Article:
72. 72. ABC-PMC algorithm Given a decreasing sequence of approximation levels 1 ≥ . . . ≥ T , 1. At iteration t = 1, For i = 1, ..., N Simulate θ (1) i ∼ π(θ) and x ∼ f (x|θ (1) i ) until (x, y) 1 Set ω (1) i = 1/N Take τ2 as twice the empirical variance of the θ (1) i ’s 2. At iteration 2 ≤ t ≤ T, For i = 1, ..., N, repeat Pick θi from the θ (t−1) j ’s with probabilities ω (t−1) j generate θ (t) i |θi ∼ N(θi , σ2 t ) and x ∼ f (x|θ (t) i ) until (x, y) t Set ω (t) i ∝ π(θ (t) i )/ N j=1 ω (t−1) j ϕ σ−1 t θ (t) i − θ (t−1) j ) Take τ2 t+1 as twice the weighted empirical variance of the θ (t) i ’s
  73. 73. Sequential Monte Carlo SMC is a simulation technique to approximate a sequence of related probability distributions πn with π0 “easy” and πT as target. Iterated IS as PMC: particles moved from time n to time n via kernel Kn and use of a sequence of extended targets ˜πn ˜πn(z0:n) = πn(zn) n j=0 Lj (zj+1, zj ) where the Lj ’s are backward Markov kernels [check that πn(zn) is a marginal] [Del Moral, Doucet Jasra, Series B, 2006]
  74. 74. Sequential Monte Carlo (2) Algorithm 3 SMC sampler sample z (0) i ∼ γ0(x) (i = 1, . . . , N) compute weights w (0) i = π0(z (0) i )/γ0(z (0) i ) for t = 1 to N do if ESS(w(t−1)) NT then resample N particles z(t−1) and set weights to 1 end if generate z (t−1) i ∼ Kt(z (t−1) i , ·) and set weights to w (t) i = w (t−1) i−1 πt(z (t) i ))Lt−1(z (t) i ), z (t−1) i )) πt−1(z (t−1) i ))Kt(z (t−1) i ), z (t) i )) end for [Del Moral, Doucet Jasra, Series B, 2006]
  75. 75. ABC-SMC [Del Moral, Doucet Jasra, 2009] True derivation of an SMC-ABC algorithm Use of a kernel Kn associated with target π n and derivation of the backward kernel Ln−1(z, z ) = π n (z )Kn(z , z) πn(z) Update of the weights win ∝ wi(n−1) M m=1 IA n (xm in ) M m=1 IA n−1 (xm i(n−1)) when xm in ∼ K(xi(n−1), ·)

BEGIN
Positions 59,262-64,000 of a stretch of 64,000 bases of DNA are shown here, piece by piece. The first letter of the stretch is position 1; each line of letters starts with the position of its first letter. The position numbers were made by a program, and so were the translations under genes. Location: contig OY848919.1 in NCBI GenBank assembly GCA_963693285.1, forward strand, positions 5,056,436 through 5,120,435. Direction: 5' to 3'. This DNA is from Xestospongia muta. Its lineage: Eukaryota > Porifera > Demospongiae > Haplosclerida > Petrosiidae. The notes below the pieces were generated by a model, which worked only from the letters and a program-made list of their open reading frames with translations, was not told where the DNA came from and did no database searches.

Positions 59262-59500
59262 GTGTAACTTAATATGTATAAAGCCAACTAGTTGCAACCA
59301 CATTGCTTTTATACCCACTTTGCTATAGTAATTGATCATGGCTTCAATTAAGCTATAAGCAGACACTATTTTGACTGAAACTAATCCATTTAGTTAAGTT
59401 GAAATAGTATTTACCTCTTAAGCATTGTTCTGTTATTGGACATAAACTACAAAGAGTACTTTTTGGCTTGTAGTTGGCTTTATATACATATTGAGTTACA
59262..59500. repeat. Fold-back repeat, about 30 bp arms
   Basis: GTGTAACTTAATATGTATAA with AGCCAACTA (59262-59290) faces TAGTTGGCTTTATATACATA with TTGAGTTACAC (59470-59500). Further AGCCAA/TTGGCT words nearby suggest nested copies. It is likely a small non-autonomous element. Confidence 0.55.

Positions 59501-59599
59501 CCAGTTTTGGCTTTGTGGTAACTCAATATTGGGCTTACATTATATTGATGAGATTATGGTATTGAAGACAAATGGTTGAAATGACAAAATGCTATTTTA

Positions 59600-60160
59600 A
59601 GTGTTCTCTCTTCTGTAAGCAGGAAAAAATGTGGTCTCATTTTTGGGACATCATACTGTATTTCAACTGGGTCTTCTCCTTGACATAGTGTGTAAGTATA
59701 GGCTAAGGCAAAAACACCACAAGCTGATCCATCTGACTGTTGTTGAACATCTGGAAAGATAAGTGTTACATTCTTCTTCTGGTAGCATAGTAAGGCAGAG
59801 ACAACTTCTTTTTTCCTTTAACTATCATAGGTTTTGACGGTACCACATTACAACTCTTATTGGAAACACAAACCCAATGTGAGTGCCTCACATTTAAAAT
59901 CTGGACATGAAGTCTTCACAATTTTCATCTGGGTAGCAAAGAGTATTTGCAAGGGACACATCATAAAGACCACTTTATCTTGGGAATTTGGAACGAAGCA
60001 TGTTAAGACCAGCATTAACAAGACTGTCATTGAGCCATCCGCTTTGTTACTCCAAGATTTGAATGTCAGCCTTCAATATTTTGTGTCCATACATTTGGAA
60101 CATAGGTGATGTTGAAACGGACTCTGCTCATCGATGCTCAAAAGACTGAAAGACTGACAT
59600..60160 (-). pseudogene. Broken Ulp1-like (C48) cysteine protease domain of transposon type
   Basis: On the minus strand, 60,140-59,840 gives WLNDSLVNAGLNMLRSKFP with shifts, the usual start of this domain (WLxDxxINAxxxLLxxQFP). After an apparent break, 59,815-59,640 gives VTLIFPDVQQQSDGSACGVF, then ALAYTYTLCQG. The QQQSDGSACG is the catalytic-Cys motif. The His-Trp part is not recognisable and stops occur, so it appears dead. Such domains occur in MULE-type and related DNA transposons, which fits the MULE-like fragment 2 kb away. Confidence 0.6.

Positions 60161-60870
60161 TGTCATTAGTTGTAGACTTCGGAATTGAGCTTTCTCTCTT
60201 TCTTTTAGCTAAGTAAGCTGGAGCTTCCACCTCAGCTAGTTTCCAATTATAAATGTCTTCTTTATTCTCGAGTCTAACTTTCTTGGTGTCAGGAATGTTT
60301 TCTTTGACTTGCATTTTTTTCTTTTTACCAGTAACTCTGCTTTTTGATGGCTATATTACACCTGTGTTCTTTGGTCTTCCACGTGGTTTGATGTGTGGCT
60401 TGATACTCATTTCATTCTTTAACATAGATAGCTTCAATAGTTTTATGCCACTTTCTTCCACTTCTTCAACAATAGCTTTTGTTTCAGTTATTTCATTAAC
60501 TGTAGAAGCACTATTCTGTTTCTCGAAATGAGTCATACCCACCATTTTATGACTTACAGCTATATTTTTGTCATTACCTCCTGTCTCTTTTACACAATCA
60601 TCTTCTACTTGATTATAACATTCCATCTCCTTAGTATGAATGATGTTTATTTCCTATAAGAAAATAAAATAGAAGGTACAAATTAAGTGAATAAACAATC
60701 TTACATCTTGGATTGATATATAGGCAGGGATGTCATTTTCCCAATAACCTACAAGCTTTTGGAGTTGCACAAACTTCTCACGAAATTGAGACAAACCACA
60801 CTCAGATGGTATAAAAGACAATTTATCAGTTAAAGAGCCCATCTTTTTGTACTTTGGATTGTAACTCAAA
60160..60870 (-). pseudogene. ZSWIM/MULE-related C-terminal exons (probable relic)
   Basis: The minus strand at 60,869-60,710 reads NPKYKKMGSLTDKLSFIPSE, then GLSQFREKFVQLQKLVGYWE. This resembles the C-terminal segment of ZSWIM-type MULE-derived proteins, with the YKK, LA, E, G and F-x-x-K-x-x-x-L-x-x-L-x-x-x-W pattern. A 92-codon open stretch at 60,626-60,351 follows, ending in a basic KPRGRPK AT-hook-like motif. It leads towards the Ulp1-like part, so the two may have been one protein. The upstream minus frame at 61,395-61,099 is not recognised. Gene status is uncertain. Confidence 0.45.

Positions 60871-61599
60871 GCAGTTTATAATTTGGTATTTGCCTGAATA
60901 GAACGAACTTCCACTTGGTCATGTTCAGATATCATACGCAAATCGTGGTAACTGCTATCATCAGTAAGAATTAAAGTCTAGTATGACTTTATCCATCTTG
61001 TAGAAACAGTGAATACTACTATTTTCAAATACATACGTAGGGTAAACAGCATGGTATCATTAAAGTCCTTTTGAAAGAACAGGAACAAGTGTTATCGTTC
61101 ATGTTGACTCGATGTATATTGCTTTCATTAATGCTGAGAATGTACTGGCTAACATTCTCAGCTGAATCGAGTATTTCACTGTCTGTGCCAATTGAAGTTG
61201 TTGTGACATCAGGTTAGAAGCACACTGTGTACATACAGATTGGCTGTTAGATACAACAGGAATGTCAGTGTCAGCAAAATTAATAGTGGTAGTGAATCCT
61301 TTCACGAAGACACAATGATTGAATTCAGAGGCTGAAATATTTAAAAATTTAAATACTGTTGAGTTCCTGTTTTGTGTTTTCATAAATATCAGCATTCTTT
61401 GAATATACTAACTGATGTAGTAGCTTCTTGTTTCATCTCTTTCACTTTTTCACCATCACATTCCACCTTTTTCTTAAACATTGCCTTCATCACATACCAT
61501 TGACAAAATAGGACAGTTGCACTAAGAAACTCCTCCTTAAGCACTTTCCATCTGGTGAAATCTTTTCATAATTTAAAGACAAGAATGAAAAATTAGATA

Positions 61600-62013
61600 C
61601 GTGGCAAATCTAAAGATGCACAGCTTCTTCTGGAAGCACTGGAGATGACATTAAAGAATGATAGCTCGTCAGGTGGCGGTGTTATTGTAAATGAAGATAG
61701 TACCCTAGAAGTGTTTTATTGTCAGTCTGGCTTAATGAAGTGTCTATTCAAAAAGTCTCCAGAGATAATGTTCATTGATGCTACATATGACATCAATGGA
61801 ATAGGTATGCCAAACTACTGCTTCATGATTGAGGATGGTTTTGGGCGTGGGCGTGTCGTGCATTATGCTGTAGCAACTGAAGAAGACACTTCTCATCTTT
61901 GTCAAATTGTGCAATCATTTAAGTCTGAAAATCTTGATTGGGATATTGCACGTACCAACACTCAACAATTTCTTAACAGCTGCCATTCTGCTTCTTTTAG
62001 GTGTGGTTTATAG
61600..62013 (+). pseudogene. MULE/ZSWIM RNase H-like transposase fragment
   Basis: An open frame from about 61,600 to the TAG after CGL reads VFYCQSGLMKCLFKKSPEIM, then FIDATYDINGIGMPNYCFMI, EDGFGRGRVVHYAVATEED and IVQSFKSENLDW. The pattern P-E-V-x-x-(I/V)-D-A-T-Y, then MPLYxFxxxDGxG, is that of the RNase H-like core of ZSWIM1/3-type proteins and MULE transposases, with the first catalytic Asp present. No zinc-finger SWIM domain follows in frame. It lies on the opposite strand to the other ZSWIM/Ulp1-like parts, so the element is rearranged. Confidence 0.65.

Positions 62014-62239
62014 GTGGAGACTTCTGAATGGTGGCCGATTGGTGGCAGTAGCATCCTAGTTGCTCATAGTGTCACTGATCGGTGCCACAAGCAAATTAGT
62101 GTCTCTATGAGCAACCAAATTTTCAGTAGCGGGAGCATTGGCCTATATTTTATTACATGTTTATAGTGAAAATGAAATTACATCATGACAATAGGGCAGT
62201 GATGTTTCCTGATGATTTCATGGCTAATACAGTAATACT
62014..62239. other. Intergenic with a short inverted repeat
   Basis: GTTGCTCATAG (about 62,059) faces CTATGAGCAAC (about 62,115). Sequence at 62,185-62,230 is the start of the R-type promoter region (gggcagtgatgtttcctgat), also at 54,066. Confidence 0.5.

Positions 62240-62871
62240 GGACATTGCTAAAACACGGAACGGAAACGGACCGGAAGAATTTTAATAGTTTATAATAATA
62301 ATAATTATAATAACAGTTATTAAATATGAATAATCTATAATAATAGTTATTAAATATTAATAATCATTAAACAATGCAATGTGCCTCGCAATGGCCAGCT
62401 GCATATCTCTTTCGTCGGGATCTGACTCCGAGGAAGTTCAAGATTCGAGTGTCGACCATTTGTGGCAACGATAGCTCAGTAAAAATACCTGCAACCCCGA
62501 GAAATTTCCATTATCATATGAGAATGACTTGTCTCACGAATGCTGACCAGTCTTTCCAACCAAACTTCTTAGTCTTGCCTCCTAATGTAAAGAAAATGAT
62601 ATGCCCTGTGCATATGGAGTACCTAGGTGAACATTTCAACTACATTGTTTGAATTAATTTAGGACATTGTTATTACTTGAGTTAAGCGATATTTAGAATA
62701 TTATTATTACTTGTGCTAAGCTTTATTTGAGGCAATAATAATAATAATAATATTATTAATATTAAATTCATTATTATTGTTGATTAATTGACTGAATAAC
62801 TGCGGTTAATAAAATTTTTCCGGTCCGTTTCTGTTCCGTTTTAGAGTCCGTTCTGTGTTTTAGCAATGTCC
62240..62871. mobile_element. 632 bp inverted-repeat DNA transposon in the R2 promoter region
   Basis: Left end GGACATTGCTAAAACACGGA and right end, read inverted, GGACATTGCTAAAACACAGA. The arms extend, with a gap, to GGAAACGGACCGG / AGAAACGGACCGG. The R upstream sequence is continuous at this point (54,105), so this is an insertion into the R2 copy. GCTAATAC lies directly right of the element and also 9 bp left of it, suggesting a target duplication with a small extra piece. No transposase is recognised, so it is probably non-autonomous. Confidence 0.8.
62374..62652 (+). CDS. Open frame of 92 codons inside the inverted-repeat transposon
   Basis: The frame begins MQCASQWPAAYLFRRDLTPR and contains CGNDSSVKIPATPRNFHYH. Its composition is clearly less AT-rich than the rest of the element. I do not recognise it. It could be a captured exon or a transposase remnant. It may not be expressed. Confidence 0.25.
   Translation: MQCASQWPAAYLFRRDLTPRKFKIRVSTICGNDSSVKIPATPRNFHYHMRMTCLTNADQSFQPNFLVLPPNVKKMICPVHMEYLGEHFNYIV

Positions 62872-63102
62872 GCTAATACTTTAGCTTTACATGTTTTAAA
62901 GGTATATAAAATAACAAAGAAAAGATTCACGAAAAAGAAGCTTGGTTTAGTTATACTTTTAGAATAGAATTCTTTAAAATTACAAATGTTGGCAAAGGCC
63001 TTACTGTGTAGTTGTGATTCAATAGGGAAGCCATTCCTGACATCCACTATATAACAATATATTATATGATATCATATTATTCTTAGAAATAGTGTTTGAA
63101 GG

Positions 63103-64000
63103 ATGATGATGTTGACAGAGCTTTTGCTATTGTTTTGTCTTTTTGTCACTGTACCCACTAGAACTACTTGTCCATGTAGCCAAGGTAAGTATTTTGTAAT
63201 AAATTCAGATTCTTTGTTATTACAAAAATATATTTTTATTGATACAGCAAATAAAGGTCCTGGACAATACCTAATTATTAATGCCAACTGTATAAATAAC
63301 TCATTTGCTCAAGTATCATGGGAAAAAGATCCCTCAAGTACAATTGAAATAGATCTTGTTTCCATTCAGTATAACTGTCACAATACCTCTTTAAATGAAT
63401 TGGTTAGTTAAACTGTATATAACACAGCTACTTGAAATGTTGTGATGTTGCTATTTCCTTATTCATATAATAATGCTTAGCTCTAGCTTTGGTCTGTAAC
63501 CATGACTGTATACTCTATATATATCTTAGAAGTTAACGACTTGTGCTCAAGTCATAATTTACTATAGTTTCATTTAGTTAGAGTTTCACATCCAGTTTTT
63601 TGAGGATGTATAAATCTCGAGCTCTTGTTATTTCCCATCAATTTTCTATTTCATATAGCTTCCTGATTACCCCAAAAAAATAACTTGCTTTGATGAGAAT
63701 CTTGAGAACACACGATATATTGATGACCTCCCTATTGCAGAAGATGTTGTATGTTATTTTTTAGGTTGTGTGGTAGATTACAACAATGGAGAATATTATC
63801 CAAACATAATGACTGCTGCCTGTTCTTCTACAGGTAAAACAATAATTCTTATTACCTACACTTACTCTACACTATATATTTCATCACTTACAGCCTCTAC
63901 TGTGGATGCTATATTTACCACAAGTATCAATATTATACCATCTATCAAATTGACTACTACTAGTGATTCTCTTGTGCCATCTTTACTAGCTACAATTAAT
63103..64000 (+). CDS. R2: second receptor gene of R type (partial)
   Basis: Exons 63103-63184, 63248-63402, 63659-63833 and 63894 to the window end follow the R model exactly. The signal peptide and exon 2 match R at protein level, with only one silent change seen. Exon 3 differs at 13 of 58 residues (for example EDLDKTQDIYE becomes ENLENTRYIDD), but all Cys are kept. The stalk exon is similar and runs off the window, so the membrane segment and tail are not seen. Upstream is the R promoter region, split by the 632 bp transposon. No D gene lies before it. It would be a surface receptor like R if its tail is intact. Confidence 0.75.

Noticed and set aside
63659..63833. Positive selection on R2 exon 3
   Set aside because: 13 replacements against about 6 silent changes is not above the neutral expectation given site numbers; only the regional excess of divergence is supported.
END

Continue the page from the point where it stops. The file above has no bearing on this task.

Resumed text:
76. 76. ABC-SMCM Modification: Makes M repeated simulations of the pseudo-data z given the parameter, rather than using a single [M = 1] simulation, leading to weight that is proportional to the number of accepted zi s ω(θ) = 1 M M i=1 Iρ(η(y),η(zi )) [limit in M means exact simulation from (tempered) target]
  77. 77. Properties of ABC-SMC The ABC-SMC method properly uses a backward kernel L(z, z ) to simplify the importance weight and to remove the dependence on the unknown likelihood from this weight. Update of importance weights is reduced to the ratio of the proportions of surviving particles Major assumption: the forward kernel K is supposed to be invariant against the true target [tempered version of the true posterior]
  78. 78. Properties of ABC-SMC The ABC-SMC method properly uses a backward kernel L(z, z ) to simplify the importance weight and to remove the dependence on the unknown likelihood from this weight. Update of importance weights is reduced to the ratio of the proportions of surviving particles Major assumption: the forward kernel K is supposed to be invariant against the true target [tempered version of the true posterior] Adaptivity in ABC-SMC algorithm only found in on-line construction of the thresholds t, slowly enough to keep a large number of accepted transitions
  79. 79. A mixture example (2) Recovery of the target, whether using a fixed standard deviation of τ = 0.15 or τ = 1/0.15, or a sequence of adaptive τt’s. θθ −3 −2 −1 0 1 2 3 0.00.20.40.60.81.0 θθ −3 −2 −1 0 1 2 3 0.00.20.40.60.81.0 θθ −3 −2 −1 0 1 2 3 0.00.20.40.60.81.0 θθ −3 −2 −1 0 1 2 3 0.00.20.40.60.81.0 θθ −3 −2 −1 0 1 2 3 0.00.20.40.60.81.0
  80. 80. ABC inference machine 1 Approximate Bayesian computation 2 ABC as an inference machine Exact ABC ABCµ Automated summary statistic selection 3 ABC for model choice 4 Genetics of ABC